Circuit-Bent MP3

Chachi Jones bends childhood memories into pop music. He takes Texas Instruments Speak & Spell toys, along with other tech juvenilia, and tweaks them until they make sounds for his brand of glitchy, noise-infused electronica. Jones (born Donald Bell) spoke at the Robotspeak store in San Francisco in mid-January at one of its free monthly clinics. He played for half an hour, on a mix of laptop, familiar DJ equipment, and assorted toys, and then took questions.

Among Jones’ lo-tech tools was a plastic turntable for 7″ singles, on which he played a Halloween sound effects record, spinning it back and forth, and letting it come to a slow natural stop. He rubbed two metal spheres on a reconfigured Touch & Tell, which emitted semi-random noises. “That’s the fun of bringing the toys out,” he said. “It’s unpredictable” He pointed out, for example, that the turntable sometimes picks up radio stations.

Much of the audience was drawn to the event thanks to an informative story (“Bed, Math, and Beyond“) in one of the local alternative weeklies; it described the circuit-bending community that has coalesced online, and in which Jones participates, and some lingering issues with an artist, Reed Ghazala, who is understood to have originated the techniques that Jones and others have adopted.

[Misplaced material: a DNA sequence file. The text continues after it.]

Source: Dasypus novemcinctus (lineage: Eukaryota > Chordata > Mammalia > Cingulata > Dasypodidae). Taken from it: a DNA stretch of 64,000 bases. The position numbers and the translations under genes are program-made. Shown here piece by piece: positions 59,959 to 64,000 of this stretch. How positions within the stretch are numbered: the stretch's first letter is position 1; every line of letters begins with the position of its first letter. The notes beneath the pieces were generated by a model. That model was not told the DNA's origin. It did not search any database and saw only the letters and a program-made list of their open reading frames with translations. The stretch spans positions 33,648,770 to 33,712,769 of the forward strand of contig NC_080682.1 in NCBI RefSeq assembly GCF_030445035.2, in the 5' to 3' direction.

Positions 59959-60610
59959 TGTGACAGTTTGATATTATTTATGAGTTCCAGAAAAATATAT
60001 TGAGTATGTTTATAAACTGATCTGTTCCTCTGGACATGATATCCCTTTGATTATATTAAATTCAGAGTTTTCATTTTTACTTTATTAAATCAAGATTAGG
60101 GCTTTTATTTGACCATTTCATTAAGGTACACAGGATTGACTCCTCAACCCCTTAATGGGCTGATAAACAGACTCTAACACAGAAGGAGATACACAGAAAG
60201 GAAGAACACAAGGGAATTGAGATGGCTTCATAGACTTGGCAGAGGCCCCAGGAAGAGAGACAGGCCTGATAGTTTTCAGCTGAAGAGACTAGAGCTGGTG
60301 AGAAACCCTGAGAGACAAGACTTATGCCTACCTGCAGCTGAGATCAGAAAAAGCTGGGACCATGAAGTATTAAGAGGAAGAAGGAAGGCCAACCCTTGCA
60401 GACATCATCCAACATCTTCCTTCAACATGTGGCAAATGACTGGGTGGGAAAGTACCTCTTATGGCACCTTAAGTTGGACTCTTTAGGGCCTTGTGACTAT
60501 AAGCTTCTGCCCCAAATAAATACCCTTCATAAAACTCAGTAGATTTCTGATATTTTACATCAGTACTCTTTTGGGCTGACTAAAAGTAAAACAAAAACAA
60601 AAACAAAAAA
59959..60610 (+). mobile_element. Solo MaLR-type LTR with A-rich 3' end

In the discussion part of the clinic, Jones explained the workings of his machines, for example how he added a pitch control to the Speak & Spell (it goes “from Barry White to Barry Gibb”), and the comfort zone in which his bending (not to mention soldering) takes place: “You’re not gonna electrocute yourself, since its battery operated.” His machines resemble Frankenstein’s monster, with the little switches extending unnaturally from their familiar plastic casings.

If the machinery behind Jones’s music seems intriguing, there’s a batch of free MP3 files and streams on his website, notably a remix of “10,000 Gallon Hat” by Big Tex (a fellow Sacramentan, whom Jones credits as a kind of mentor in the ways of circuit-bending); it’s a downtempo-ish bit, with a pleasingly robotic drum pattern, and a blissful repetitive upper-register riff, which occasionally bursts apart — techno on a bender. (More information on Robotspeak at, and on Reed Ghazala at

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